Symptoms of Hives

Symptoms and the size of hives can vary, as not everyone’s skin reacts in the same way but there are common factors that occur in each case of urticaria.

  • Itchy patches on the skin that surround the hive
  • Redness in the area that the outbreak is occurring with the center of the hive a paler shade in color
  • Raised welts that vary in size, ranging from a large mass to small clusters concentrated to one area
  • Burning sensation in the hive itself

Treatment of Hives

The majority of hives outbreaks will go away within a few days of at-home treatment but the correct treatments must be administered at the beginning of the outbreak. The first and foremost important rule to follow is don’t scratch the skin of the hive. While this seems impossible as the hive grows and the itching becomes more intense, scratching can lead to infection and scarring.

People also find relief through the use of:

  • Over-the-counter medication – relief can be found through the use of antihistamines (allergy pills) and anti-itch creams (Benadryl, hydrocortisone cream/ointment). Follow the instructions on the package for proper usage.
  • Cold compresses – using a clean cloth, dampen it under cold water or wet multiple cloths and place them in a plastic bag in the freezer. Place the cold compress directly on the inflamed section of the skin and repeat as necessary.
  • Add an anti-itch solution to bathwater – use oatmeal or baking soda dissolved in bath water to unlock natural anti-itch properties and soothe the skin. Use only room-temperature water in the bathtub, as hot water can further irritate the skin and make itching worse.
  • Use an anti-itch solution on the skin – use calamine lotion or baking soda pastes (one part water to two parts baking soda) to reduce itch. Apply the lotion or paste directly to the skin affected and leave until dry. Gently wipe off residue with a damp, clean cloth after a few hours.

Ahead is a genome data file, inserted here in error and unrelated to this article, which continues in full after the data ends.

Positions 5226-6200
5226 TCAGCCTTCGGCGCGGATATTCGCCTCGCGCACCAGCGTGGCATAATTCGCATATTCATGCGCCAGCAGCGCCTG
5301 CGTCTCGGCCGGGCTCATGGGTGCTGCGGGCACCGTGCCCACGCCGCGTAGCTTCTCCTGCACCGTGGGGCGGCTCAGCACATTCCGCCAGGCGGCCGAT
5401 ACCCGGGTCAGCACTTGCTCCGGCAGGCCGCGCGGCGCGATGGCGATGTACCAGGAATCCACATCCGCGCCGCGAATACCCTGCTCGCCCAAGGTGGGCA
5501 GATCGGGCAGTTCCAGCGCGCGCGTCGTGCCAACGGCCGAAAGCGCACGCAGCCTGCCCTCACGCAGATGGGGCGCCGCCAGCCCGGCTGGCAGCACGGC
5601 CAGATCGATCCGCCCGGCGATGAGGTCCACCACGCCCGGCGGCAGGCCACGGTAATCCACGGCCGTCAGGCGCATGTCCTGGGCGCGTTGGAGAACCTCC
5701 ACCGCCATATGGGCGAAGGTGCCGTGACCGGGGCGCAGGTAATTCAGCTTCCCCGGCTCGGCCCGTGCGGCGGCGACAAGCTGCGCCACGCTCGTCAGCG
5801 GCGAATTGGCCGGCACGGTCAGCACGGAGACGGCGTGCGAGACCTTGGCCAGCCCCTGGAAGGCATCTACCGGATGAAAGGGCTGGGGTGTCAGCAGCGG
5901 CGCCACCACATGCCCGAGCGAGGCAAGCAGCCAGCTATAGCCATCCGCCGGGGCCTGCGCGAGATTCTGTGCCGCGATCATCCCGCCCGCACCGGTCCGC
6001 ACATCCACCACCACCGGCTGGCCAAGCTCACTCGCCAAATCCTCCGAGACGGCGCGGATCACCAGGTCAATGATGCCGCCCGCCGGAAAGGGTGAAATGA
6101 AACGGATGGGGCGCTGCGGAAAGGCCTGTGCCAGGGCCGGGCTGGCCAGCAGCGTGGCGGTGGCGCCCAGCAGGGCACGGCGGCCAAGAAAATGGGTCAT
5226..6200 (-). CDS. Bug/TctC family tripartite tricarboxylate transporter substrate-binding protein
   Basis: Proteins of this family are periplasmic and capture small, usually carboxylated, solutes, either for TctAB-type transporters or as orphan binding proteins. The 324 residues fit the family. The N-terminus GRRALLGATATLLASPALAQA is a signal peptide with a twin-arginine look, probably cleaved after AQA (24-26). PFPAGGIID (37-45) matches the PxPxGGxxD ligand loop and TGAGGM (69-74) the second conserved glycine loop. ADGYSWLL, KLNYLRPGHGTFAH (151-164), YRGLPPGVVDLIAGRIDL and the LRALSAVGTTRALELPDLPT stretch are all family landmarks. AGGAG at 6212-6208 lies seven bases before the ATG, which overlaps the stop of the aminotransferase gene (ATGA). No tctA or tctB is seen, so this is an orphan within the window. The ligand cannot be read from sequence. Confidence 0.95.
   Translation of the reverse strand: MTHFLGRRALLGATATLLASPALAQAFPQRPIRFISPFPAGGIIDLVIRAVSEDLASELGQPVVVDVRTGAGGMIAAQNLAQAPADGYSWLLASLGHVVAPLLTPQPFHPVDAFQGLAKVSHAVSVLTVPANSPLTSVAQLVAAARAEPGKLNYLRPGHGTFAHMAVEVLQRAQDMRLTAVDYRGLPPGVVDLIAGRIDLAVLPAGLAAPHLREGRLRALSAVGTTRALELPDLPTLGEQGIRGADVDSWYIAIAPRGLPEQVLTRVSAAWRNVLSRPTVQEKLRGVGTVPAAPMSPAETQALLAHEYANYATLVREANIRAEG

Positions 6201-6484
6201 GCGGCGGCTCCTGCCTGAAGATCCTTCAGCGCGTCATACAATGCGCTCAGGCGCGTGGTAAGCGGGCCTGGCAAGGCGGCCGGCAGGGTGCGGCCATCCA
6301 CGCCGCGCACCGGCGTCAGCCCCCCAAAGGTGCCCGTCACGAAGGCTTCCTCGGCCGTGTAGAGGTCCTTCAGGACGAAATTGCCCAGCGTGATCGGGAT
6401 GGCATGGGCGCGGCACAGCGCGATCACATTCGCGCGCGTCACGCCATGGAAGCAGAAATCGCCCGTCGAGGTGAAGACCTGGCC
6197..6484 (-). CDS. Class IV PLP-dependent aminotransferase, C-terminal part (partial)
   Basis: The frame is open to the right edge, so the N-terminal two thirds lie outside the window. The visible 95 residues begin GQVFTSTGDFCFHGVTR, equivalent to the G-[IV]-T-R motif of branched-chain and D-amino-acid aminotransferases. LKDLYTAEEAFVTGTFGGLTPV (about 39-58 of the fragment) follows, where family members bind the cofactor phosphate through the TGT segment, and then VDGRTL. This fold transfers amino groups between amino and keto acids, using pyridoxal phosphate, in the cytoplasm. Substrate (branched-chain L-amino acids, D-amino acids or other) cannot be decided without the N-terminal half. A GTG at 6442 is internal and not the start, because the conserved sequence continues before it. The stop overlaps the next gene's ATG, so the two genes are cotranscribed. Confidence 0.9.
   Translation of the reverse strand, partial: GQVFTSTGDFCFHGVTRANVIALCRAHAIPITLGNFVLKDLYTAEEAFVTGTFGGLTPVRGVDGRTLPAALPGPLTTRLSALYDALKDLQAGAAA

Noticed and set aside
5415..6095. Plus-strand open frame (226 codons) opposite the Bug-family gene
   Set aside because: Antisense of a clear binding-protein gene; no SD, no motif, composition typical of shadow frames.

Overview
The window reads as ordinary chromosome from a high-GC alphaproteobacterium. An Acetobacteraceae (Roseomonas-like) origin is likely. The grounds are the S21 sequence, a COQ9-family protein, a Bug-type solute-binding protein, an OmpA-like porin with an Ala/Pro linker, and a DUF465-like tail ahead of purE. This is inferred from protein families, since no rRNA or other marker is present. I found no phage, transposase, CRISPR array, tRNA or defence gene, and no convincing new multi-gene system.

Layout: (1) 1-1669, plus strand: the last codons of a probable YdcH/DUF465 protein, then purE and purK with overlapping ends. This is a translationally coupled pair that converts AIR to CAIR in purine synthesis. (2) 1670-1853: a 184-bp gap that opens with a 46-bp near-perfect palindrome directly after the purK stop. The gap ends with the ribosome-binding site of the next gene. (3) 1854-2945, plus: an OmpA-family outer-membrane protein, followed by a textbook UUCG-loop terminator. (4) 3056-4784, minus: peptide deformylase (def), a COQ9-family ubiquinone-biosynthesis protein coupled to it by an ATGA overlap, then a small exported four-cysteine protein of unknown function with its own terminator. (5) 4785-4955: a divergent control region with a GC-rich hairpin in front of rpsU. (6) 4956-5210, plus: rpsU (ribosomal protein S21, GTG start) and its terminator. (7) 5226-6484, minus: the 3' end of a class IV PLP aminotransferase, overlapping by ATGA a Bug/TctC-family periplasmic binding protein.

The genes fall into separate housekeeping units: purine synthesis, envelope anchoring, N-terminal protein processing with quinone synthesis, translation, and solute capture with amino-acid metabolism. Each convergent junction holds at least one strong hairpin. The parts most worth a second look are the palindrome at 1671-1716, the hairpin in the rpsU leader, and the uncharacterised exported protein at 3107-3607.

• Aloe-vera – if the variety of hives is causing painful burning instead of itching, apply aloe-vera to the site to naturally reduce the heat in the hive and cool the skin. A version that contains mint (generally sold in drug stores as sunburn relief) can be more effective.
  • Using an anti-inflammatory oral tablet can also provide relief.

Conclusion

Hives are not contagious nor are they life-threatening but instead they are just a source of constant irritation due to their itchy nature and redness in appearance. Some people report feeling pain directly in the hive and the surrounding area which is caused by the inflammation of the skin. These are all normal symptoms of hives caused by an allergic reaction.

If hives last longer than six weeks or change in appearance (size, shape, intensity, etc.) contact a licensed medical professional or visit the local emergency department. If the hives are broken open, showing exposed skin and oozing clear or cloudy liquid; there is a possibility of infection which will require antibiotic treatment.